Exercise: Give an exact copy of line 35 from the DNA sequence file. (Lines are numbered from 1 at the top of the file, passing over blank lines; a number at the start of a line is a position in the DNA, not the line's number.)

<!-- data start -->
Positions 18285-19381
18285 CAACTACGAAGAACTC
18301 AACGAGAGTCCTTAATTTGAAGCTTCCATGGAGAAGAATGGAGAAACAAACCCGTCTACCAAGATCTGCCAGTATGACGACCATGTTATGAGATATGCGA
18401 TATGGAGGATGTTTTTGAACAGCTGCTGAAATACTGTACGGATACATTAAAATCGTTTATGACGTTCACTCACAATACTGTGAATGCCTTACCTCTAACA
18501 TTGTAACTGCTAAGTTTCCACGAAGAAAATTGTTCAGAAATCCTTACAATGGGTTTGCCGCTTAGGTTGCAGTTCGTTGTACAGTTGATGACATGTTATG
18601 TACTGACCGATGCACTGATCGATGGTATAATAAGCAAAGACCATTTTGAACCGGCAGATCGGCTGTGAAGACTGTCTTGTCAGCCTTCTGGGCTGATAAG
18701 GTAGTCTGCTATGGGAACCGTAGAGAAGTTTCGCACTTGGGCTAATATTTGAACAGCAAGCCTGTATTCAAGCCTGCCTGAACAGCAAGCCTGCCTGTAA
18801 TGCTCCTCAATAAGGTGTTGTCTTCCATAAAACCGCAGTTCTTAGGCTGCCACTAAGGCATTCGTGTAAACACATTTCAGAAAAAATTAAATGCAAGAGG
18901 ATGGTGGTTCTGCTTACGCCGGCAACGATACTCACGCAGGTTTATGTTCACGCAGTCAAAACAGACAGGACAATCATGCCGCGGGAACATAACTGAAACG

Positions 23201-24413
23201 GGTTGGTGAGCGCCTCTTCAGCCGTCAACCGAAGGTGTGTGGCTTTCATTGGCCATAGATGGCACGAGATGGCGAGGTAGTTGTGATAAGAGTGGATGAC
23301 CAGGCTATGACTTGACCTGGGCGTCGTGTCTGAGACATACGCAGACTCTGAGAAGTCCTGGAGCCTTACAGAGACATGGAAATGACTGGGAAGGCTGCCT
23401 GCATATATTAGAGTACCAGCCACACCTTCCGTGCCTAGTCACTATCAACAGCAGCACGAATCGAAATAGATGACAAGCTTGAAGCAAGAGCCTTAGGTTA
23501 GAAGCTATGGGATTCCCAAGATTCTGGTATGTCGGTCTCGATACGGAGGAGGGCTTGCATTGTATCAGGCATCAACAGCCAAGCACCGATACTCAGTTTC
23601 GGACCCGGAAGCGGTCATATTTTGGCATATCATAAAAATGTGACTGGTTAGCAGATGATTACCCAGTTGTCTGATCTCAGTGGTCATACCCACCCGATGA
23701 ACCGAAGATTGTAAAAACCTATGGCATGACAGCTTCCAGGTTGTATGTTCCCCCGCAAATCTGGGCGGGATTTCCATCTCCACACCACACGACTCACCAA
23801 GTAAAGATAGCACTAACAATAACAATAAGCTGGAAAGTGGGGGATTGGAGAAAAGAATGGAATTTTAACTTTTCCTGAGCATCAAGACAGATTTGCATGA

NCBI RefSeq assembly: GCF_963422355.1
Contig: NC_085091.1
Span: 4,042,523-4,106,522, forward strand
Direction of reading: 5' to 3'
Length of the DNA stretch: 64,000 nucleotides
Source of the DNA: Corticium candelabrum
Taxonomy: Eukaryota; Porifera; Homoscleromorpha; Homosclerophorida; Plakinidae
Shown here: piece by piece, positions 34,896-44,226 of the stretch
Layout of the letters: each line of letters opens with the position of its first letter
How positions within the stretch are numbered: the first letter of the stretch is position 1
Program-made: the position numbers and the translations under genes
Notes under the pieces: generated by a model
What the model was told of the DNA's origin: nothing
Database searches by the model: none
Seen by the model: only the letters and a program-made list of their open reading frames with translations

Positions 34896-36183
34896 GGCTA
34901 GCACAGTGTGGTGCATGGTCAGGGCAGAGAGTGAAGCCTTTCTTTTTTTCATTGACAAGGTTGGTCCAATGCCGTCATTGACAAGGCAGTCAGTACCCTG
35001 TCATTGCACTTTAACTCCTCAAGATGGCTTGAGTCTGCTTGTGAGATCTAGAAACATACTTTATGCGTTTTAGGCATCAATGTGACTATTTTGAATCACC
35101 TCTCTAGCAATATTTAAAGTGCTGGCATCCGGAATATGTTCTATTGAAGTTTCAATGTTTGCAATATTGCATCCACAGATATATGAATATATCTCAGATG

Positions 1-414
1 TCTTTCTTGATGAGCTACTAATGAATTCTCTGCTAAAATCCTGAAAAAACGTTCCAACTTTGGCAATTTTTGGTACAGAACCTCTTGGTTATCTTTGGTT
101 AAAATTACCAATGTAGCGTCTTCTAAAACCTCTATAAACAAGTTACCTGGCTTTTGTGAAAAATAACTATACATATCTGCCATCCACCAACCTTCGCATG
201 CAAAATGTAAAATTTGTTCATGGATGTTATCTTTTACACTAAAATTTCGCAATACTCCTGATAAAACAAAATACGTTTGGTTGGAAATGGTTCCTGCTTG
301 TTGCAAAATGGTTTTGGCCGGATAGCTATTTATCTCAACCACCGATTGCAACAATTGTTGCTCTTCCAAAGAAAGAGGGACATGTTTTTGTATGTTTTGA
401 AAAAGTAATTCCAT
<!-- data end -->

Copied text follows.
34901 GCACAGTGTGGTGCATGGTCAGGGCAGAGAGTGAAGCCTTTCTTTTTTTCATTGACAAGGTTGGTCCAATGCCGTCATTGACAAGGCAGTCAGTACCCTG